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International Centre For Lifecourse Studies In Society and Health
UCL Research Department of Epidemiology and Public Health

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ICLS News

ICLS research academics and their evidence feature frequently in the news. Keep up to date here with all the latest developments: new papers, presentations, blogs, podcast episodes, events and announcements about the Centre and its team. 

Caring - can it hurt your mental health?

The mental health of women who take on mid and long term caring responsibilities takes a knock from which they tend not to recover quickly according to new research published today.  

Published: Sep 12, 2018 8:28:31 AM

Employed or self-employed - does it make a difference when you have a chronic illness?

Governments across the EU want us to work longer, but with age can also come chronic illnesses such as diabetes, arthritis and heart problems. This might make work in our later years more challenging so what can we do about that and does it make a difference if we are employed or self-employed?In our latest WorkLife Blog, Maria Fleischmann discusses her recently published research provides insight into how a change of work pattern could be key to keeping older people in work.

Published: Aug 21, 2018 10:27:03 AM

Taking time out to go scroll free

As the Royal Society for Public Health launches its #ScrollFreeSeptember campaign, encouraging people to take time out from using social media, ICLS Director Yvonne Kelly has been discussing the centre's research into the links between heavy social media use and poorer outcomes for children and young people.

Published: Jul 30, 2018 11:41:51 AM

More work stress - more biological wear and tear

Many governments are looking for ways to extend our working lives, but if life at work is stressful, then that can lead to poor health and an early rather than later retirement. In our latest WorkLife blog, Tarani Chandola discusses a major new study that provides a deeper understanding of how stressful situations may contribute to health problems, particularly at the end of working life.

Published: Jul 23, 2018 11:51:09 AM

Being a carer: a sizeable problem?

New research published this week shows that young women who juggle work with caring responsibilities such as looking after an older or disabled relative, are at higher risk of being obese.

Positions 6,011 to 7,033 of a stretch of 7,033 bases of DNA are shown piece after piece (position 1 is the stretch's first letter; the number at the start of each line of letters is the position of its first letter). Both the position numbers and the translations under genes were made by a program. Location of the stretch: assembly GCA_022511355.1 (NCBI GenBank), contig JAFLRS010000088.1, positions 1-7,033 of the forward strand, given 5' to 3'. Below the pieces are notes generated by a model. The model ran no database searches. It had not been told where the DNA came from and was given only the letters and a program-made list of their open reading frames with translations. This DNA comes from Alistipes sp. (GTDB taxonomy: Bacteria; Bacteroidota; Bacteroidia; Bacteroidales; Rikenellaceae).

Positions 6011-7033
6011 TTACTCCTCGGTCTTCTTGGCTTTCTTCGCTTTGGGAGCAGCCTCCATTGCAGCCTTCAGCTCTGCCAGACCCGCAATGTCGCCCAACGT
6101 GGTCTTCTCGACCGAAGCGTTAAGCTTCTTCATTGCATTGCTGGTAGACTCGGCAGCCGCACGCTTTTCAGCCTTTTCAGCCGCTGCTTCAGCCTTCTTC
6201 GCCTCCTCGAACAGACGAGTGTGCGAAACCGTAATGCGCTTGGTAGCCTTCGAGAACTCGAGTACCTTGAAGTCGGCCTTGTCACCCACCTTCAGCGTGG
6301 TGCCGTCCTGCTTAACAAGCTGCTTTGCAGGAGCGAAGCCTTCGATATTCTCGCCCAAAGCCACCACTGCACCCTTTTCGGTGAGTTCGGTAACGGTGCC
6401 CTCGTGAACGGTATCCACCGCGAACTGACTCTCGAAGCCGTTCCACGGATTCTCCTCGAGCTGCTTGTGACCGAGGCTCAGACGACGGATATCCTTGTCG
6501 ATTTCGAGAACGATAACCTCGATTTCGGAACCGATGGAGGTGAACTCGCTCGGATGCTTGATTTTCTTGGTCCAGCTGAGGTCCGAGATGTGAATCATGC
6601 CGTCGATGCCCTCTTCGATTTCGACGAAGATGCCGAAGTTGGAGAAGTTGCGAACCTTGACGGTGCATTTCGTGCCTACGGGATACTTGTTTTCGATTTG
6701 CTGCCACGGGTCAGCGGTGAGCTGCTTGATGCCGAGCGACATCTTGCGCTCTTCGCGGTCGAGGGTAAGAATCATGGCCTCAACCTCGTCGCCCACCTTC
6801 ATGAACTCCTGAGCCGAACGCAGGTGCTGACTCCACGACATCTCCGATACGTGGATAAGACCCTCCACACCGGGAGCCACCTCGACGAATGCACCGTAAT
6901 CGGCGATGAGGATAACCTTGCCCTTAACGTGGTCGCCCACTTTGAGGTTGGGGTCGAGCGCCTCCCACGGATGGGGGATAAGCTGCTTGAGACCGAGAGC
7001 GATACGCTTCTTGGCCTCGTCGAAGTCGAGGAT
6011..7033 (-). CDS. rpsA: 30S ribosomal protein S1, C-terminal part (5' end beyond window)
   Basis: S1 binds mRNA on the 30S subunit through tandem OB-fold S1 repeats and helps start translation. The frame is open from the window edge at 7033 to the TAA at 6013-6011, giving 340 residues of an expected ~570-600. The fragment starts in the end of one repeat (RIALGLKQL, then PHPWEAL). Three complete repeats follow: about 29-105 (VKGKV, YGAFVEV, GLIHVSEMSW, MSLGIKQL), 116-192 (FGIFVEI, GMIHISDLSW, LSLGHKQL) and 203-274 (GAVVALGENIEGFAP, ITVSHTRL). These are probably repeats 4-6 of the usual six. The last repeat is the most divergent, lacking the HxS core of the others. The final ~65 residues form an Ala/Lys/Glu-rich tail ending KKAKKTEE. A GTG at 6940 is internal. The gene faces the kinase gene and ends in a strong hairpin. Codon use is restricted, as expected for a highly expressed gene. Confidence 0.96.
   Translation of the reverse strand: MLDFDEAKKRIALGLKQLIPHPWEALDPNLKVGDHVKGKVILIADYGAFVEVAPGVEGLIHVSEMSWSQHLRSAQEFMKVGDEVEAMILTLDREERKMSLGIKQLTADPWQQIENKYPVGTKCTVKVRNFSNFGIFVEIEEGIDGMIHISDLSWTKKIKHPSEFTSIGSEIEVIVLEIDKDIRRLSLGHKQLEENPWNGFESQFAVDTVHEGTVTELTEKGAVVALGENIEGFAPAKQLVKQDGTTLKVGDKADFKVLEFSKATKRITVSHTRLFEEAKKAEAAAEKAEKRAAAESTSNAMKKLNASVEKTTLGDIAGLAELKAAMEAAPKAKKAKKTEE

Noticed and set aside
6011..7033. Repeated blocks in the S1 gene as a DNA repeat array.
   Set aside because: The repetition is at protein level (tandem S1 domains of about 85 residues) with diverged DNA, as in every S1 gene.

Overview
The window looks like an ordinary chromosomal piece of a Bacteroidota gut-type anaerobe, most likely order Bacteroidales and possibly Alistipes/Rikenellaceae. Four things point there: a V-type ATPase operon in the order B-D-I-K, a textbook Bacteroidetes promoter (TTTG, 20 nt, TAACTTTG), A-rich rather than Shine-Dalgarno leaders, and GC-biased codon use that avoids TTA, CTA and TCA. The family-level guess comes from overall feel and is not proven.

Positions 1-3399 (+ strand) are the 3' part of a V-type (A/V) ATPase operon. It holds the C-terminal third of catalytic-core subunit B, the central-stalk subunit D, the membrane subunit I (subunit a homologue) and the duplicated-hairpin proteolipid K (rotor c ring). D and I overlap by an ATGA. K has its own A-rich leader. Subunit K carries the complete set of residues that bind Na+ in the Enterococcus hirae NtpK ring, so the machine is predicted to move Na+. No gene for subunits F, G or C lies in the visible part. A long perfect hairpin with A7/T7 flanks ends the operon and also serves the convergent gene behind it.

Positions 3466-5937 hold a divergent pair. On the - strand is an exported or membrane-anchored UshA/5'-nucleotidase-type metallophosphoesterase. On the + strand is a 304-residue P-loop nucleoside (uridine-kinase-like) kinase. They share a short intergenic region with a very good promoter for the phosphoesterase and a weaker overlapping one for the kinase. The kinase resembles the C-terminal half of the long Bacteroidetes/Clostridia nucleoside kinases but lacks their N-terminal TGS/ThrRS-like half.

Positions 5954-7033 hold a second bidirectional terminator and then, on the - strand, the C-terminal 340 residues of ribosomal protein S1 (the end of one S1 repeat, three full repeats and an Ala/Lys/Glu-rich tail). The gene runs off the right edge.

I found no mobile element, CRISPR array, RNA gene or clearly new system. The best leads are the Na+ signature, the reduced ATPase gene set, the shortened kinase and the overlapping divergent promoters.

Published: Jul 23, 2018 9:47:44 AM

Time to ACE the way we measure the bad things that happen to children

ICLS researcher Rebecca Lacey outlines why a new method for measuring the bad things that happen to children needs to be developed in a new article for the ICLS Child of our Time blog. Rebecca, who is embarking on new research into Adverse Childhood Experiences (ACEs) argues that planned policy initiatives in this area will only succeed with a “fit for purpose method” of measuring these experiences and calls for a step change in the way we look at them.

Published: Jul 16, 2018 1:37:32 PM

Mixed race kids: happier than we might think

New research from ICLS casts doubt on a long held belief that mixed race and mixed ethnicity children do less well emotionally and socially than their peers. In a study of 5/6 year-olds in the US and the UK, James Nazroo and Amanda Sacker found no evidence of poorer socioemotional wellbeing for mixed race/ethnicity children. 

Published: Jul 16, 2018 1:34:43 PM

Use it or lose it: fact or fiction?

It seems there is some hard evidence to back up the commonly held view that keeping our brains active as we get older may help to keep mental decline at bay. In the latest ICLS WorkLife blog, researcher Baowen Xue shares findings from her recent research showing that the cognitive abilities of nearly 3,500 civil servants who took part in the Whitehall II Study, particularly when it came to their verbal memory, decreased over time and more rapidly after retirement.  

Published: Jul 10, 2018 12:55:39 PM

Children’s life chances: evidence published

ICLS evidence submitted to an Education Select Committee inquiry on the life chances of children has been published. The evidence, based on research findings from the Millennium Cohort Study, shows that the more risk factors a child has to contend with, the less well they do and that this is compounded over time.

Published: Jul 9, 2018 9:24:19 AM